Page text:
patronymic suffix "-son," which superseded all other such suffixes in popularity by the 14th century and was most common in the north of Britain. This suffix was sometimes abbreviated to "-s."
Early Origins of the Jefferstan family
Herefordshire where they held a family seat from very ancient times, some say well before the Norman Conquest and the arrival of Duke William at Hastings in 1060 A.D.
Early History of the Jefferstan family
Another 329 words (24 lines of text) covering the years 1344, 1488, 1528, 1609, 1658, 1640, 1743, 1826, 1720, 1691, 1720 and 1797 are included under the topic Early Jefferstan History in all our PDF Extended History products and printed products wherever possible.
Jefferstan Spelling Variations
hundred years that the English language has been standardized. For that reason, Anglo-Norman surnames like Jefferstan are characterized by many spelling variations. Scribes and monks in the Middle Ages spelled names they sounded, so it is common to find several variations that refer to a single person. As the English language changed and incorporated elements of other European languages such as Norman French and Latin, even literate people regularly changed the spelling of their names. The variations of the name Jefferstan include Jeffers, Jefferson, Jeffson, Jephson and others.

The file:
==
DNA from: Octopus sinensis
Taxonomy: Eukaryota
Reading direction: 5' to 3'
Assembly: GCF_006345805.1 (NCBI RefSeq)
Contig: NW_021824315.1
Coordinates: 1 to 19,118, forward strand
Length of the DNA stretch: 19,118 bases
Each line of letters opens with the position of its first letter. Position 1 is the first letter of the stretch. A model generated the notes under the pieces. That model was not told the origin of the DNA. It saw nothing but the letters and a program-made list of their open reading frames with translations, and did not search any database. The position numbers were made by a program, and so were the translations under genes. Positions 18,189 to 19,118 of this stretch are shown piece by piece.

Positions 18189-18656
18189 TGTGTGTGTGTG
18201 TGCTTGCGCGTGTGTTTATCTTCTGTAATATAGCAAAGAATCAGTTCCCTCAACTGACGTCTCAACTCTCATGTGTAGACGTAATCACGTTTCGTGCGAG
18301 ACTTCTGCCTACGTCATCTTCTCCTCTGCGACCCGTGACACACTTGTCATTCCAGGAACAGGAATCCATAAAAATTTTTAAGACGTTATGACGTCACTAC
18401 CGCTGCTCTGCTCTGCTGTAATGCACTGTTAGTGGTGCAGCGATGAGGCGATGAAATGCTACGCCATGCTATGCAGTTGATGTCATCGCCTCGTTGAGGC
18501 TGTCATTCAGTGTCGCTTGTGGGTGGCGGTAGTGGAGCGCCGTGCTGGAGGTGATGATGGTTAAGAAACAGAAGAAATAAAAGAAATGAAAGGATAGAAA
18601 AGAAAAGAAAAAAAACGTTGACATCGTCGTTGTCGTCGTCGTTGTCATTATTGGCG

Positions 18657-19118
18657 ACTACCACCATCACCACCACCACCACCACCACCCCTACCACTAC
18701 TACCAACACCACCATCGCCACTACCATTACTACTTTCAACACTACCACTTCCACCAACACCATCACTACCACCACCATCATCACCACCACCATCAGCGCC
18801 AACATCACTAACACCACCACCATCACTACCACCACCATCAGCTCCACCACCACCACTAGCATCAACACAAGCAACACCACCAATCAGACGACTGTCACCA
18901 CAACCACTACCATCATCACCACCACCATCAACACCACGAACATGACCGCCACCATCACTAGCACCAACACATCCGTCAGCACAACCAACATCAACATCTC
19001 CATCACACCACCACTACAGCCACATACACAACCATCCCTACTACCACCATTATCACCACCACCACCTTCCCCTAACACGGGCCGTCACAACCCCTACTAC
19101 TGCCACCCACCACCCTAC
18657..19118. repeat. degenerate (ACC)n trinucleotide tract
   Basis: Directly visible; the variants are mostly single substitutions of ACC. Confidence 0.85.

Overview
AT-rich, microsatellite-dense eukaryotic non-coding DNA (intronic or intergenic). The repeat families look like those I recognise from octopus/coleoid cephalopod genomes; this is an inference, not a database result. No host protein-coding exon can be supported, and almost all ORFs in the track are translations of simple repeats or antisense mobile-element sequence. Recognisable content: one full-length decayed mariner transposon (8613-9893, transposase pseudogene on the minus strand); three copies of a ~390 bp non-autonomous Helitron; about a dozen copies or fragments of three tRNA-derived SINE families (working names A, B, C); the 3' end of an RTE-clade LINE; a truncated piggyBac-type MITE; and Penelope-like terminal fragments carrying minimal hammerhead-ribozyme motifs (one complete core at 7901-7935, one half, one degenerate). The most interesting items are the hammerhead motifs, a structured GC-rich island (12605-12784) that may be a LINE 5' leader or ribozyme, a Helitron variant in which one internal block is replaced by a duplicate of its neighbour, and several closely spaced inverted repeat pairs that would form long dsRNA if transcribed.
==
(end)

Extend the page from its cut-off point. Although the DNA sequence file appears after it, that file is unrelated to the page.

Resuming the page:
Early Notables of the Jefferstan family (pre 1700)
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Migration of the Jefferstan family to Ireland
Some of the Jefferstan family moved to Ireland, but this topic is not covered in this excerpt.
Another 95 words (7 lines of text) about their life in Ireland is included in all our PDF Extended History products and printed products wherever possible.
Migration of the Jefferstan family to the New World and Oceana
Faced with the chaos present in England at that time, many English families looked towards the open frontiers of the New World with its opportunities to escape oppression and starvation. People migrated to North America, as well as Australia and Ireland in droves, paying exorbitant rates for passages in cramped, unsafe ships. Many of the settlers did not make the long passage alive, but those who did see the shores of North America were welcomed with great opportunity. Many of the families that came from England went on to make essential contributions to the emerging nations of Canada and the United States. Some of the first immigrants to cross the Atlantic and come to North America carried the name Jefferstan, or a variant listed above: John Jefferson, who came to Virginia in 1620; Mary Jefferson, who settled in Virginia in 1653; Edmund Jefferson, who settled in Pennsylvania in 1682; Robert Jefferson, who arrived in Nova Scotia in 1774.
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